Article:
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When New Zealand–based architect Raimana Jones’s clients told him their Titirangi home would (hopefully) be their forever one, a list of boxes to tick followed—particularly for the 156-square-foot kitchen. They started with the basics, like an open floor plan that allowed them to see into the living room (it was previously closed off by a wall of pea green melamine cabinets from the 1990s) and an extra-long peninsula with room for food prep and seating. Then came some of the more unusual requests: a dedicated area for pasta making, a built-in sliding cutting board, and a hidden compost bin.
Accomplishing the first task required some coordination with an engineer and a steel fabrication company to install l-beams where the old wall used to be. Everyone was initially nervous they wouldn’t fit inside the house, but luckily they came in separate parts so they could be welded on-site. Jones and his business partner at Atelier Jones, Mathilde Polmard, put the new structural components to work by using them as the frame for the peninsula, custom pivot lights by Tom Lopes, and a spice rack. Jones, who has always been fascinated by utilitarian interiors, notes he frequently referenced the Frankfurt kitchen by Margarete Schütte-Lihotzky while working on this project. “It was built for the efficiency of tasks in mind, and I appreciate the integration of small elements such as built-in aluminum pouring bins for storing flour and spices,” he says. Here are four hardworking details we never knew we needed in a kitchen until now.
A Suspended Spice Station
Jones’s favorite storage solution is hands down the magnetic spice jars that attach to a wood block above the peninsula (on the other side, the cubby provides open shelving). “I think it is always nice when spices are visible in a kitchen,” he says. “Being exposed to their colors and aromas can give you inspiration.”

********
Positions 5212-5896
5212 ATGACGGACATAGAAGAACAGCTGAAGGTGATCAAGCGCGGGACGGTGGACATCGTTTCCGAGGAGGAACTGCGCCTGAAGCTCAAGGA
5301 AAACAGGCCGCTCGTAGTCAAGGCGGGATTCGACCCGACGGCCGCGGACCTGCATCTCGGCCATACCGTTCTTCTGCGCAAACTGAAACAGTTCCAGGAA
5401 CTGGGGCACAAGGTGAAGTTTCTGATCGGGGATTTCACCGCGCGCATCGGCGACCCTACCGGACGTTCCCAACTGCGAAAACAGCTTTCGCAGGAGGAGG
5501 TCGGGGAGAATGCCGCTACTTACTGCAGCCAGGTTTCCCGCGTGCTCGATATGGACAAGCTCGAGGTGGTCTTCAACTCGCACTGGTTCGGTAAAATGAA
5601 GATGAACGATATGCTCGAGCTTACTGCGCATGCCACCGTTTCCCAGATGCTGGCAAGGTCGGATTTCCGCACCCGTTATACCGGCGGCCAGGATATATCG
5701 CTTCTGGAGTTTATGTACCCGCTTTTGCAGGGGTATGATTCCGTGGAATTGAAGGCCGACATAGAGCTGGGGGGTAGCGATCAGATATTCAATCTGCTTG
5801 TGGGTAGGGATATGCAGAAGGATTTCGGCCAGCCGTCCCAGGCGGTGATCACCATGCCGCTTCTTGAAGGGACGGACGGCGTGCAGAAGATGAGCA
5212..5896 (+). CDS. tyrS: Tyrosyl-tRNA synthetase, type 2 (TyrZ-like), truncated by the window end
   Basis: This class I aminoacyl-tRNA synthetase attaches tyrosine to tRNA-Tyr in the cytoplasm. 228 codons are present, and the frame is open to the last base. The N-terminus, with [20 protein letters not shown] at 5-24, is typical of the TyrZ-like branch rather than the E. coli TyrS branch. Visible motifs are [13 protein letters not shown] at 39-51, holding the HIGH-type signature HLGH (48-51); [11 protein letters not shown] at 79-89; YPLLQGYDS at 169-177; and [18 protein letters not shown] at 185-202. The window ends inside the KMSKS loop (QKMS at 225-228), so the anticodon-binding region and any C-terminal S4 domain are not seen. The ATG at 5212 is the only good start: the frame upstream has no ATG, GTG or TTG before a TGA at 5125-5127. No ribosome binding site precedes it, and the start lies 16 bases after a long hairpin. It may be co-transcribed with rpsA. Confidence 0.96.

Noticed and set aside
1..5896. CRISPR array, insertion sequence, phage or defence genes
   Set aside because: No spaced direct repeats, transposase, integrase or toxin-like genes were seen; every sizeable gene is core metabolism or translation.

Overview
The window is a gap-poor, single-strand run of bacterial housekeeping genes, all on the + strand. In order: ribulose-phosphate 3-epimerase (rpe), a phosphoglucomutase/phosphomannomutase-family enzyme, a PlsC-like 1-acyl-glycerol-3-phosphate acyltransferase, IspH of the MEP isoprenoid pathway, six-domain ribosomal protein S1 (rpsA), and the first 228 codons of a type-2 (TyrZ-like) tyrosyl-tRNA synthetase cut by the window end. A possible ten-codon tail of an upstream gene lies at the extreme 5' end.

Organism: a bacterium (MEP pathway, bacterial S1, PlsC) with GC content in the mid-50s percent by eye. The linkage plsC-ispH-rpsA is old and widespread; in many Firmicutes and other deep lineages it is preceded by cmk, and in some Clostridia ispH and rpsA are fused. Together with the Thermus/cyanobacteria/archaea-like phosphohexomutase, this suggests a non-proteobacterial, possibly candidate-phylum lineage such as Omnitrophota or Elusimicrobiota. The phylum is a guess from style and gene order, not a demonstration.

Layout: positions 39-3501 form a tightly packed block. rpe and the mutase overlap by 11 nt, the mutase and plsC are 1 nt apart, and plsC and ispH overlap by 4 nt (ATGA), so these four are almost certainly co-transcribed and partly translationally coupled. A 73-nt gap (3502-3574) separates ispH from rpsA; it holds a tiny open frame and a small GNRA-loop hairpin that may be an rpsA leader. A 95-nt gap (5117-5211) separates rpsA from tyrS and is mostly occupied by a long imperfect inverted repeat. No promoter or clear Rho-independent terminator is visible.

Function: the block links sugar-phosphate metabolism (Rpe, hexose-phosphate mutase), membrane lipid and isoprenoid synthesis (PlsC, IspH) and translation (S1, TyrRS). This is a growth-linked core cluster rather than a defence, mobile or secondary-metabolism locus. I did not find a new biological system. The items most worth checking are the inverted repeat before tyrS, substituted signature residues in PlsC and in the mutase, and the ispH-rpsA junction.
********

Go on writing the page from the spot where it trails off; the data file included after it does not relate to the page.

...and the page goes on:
Jones and his team tested the height of the box on-site before installing it to ensure it wouldn’t cut off the view of anyone sitting in the adjacent lounge area and also be easy to reach (they landed on 6 feet). The bar below the unit offers the homeowners a spot to hang dried herbs.
A Cutting Board That Moves
One of the later additions to the kitchen was the sliding cutting board that can be moved across the stainless steel surface. The permanent piece was crafted from leftover wood from the butcher block countertop by the sink and, for a seamless look, the designers finished the board with a sloped edge.
A Proper Place for Italian Night
The designated pasta area is located just to the left of the sink. After whipping together the dough on the stainless steel peninsula, the owners can then roll everything over to the wood surface, where an open cavity underneath the counter allows them to securely clamp down a pasta maker.
On the right-hand side of the sink? Trash bins. Although you’d almost never know it. There is a removable lid integrated in the wood countertop that leads to a food compost bucket.
Cupboards That Are Durable and Quiet
The home’s location in the western part of Auckland served as the major inspiration for the cabinetry. Some of the storage is crafted out of oiled, recycled rimu, a wood native to New Zealand that is most commonly used for cutting and cheese boards. “One of the main reasons we chose rimu for this kitchen project is its connection to the region and its ability to match the original flooring of the house,” notes Jones. (It’s also incredibly strong and resistant to rot.) Titirangi’s lush landscape played a role in the powder-coated green steel cabinets. Jones custom-designed everything with soft closing drawers so that slamming never disturbs peaceful pasta-making sessions.